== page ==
Feeling Isolated As A Lone Developer? Find Creativity, Community and Connection By Joining A Coworking Space!
When you are starting a game development studio, you are essentially starting a new business. Most businesses start small — often with just a single person — and one of the biggest challenges in getting your new business going is staying focused when it is just you. Many of us are more productive when we are surrounded by others, but it can be difficult to get the initial funding to hire a group of people to work with and benefit from their individual expertise. So rather than working out of their home or renting a large office space and hiring a lot of people on Day One, many entrepreneurs set up shop in a coworking space.
Coworking is a style of work that involves a shared working environment but independent activity. Unlike in a typical office environment, those coworking are not employed by the same organization but rather are pursuing their own business ventures. Coworking offers a solution to the problem of isolation that many freelancers experience while working at home, while at the same time letting them escape the distractions of home.
I first became acquainted with coworking through a start-up business who had contracted me to help make their website and mobile application more engaging. It was a self-funded business that began in a coworking facility, where they met an angel investment firm that invited them to work in their own coworking space that had access to potential investors. What I found intriguing about this set-up was not just the reduced expenses from sharing the facilities with other start-ups, but the ability to share knowledge with another entrepreneurs in another office or even another table next to you. It made me wish that coworking spaces were a thing when I tried starting my own game studio many years ago.
So, I was very excited when I learned that my friend Tania Mulry had opened up a new coworking space in Santa Clarita, the community in which we both live. I first met Tania several years ago when our children were in a Boy Scout troop together. Tania owns a marketing consulting services and training company called Digital Detox and is an adjunct professor at the University of Southern California, where she teaches courses in Digital Marketing and Interactive Design for Mobile Devices. Tania brings her passion for teaching to her coworking facility, the Steamwork Center, by scheduling talks from experts in business development.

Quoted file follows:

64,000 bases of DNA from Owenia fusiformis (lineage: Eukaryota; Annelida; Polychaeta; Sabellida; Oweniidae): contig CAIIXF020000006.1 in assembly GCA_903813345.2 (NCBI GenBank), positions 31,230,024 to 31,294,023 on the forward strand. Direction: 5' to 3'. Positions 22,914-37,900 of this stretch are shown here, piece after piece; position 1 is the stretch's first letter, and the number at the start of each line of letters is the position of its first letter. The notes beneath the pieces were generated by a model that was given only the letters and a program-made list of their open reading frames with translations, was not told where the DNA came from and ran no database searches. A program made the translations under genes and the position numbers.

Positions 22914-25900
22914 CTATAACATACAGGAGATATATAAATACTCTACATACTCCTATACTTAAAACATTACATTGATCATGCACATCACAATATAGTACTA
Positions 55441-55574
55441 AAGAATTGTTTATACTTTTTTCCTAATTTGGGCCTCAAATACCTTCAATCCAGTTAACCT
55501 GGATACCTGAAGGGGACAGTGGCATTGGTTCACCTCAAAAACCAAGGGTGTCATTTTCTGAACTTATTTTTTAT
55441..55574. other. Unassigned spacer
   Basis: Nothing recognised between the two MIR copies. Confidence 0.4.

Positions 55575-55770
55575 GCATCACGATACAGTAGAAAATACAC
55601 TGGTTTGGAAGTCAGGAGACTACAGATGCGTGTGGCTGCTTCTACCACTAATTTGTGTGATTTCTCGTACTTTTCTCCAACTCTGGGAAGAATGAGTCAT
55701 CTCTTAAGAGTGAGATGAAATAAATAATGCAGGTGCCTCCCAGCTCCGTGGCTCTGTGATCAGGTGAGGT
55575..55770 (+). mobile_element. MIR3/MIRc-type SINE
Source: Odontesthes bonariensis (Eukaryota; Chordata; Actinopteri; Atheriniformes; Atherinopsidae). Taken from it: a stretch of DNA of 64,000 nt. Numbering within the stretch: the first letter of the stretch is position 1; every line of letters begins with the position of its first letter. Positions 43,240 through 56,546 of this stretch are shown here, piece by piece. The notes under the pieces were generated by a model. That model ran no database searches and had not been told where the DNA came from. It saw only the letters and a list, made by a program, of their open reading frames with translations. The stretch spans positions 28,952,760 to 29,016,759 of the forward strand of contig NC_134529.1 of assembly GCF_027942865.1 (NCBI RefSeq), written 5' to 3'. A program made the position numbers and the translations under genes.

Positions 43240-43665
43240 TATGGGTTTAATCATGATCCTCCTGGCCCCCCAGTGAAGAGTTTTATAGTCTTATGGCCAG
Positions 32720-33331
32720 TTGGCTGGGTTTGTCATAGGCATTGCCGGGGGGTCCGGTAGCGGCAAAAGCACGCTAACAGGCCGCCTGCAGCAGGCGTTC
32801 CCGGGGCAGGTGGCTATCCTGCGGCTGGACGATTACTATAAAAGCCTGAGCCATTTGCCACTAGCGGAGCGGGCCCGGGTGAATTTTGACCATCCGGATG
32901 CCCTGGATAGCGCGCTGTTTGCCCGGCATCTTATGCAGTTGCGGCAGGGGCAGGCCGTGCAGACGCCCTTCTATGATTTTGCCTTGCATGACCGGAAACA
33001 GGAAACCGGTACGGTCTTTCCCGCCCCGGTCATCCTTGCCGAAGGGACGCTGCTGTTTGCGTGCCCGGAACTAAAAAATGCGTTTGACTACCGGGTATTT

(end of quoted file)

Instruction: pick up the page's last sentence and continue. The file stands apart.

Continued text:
I hadn’t been able to attend any of the Steamwork Center events until last week, when I went to its “Tech or Treat” Halloween party,featuring video games and electronic party equipment supplied by Steamwork member GlowHouse Gaming. Before I unleashed my inner gamer on the games and Halloween goodies, Tania and her associates took me on a tour of the 4,000-square-foot space that she acquired last July. The two-story facility features eight spacious, modern offices for growing businesses, as well as shared meeting rooms and kitchen facilities.
More important than the physical facilities are the fellow Steamwork members with whom to share ideas and work as teams to achieve common goals. Sure, you can be a digital nomad working on your laptop at the local Starbucks, but research found that people who use coworking spaces see their work as meaningful, feel they have more job control, and consider themselves to be part of a community. “Technology has made working remotely easy, but remote working brings with it isolation,” Tania explained. “There can come a sense of complacency when you’re not meeting people and you have an over-reliance on technology to connect with other people. It’s not good for the soul or the heart, and people can become depressed. People don’t just come here to work, they come here to transform their businesses and improve their lives.”
However, before accepting a new member, Tania makes sure that they are indeed a good fit for the community. “I interview them first to find out if they have what it takes to be successful, and that they have knowledge or skills to bring to the other members. We want to plant the seeds for dynamic leaders who build companies with healthy corporate cultures.” Currently Tania’s members include entrepreneurs working in public relations, office services, construction, and insurance — as well as two companies involved in something near and dear to my heart, gaming.
GameGen conducts on site and online classes teaching aspiring game developers how to build a game portfolio. Both children and adults learn how about the programming, art, and audio skills needed to make and publisher their own games. The company has eight studios in the Los Angeles greater metropolitan area, including the one with a classroom at the Steamwork Center.
Class was not in session that night, but I did get a chance to meet one of the other members, Marcell Gordon, founder of Glowhouse Gaming, a startup gaming and entertainment company that partners with video game and eports organizations to develop pop-up events for both inside and outside venues. The party itself was one of GlowHouse’s glow-in-the-dark entertainment experiences that was set up in Steamwork’s 1,800-square-foot double height space and featured gaming consoles, high-end gaming PCs, s live DJ, party headphones, and a staff of friendly assistants. I particularly enjoyed playing Z-tag, a form of laser tag with electronic badges instead of guns and pitting human players against zombie players. Glowhouse Gaming also features branded LAN party events, webcasting leagues, tournaments, workshops, school field trips and girl-gamers’ camps.
While Steamwork’s office space is nearly full, Tania is looking to expand its training programming, so that others can find the success that some of the other members have found. Tania’s goals are high. She wants to help people developer business skills, partnerships and peer relationships that nurture economic growth and will create new jobs in high growth fields of science, technology, engineering, arts and math.
Now, why wasn’t there something like this available when I started my own game company back in the day?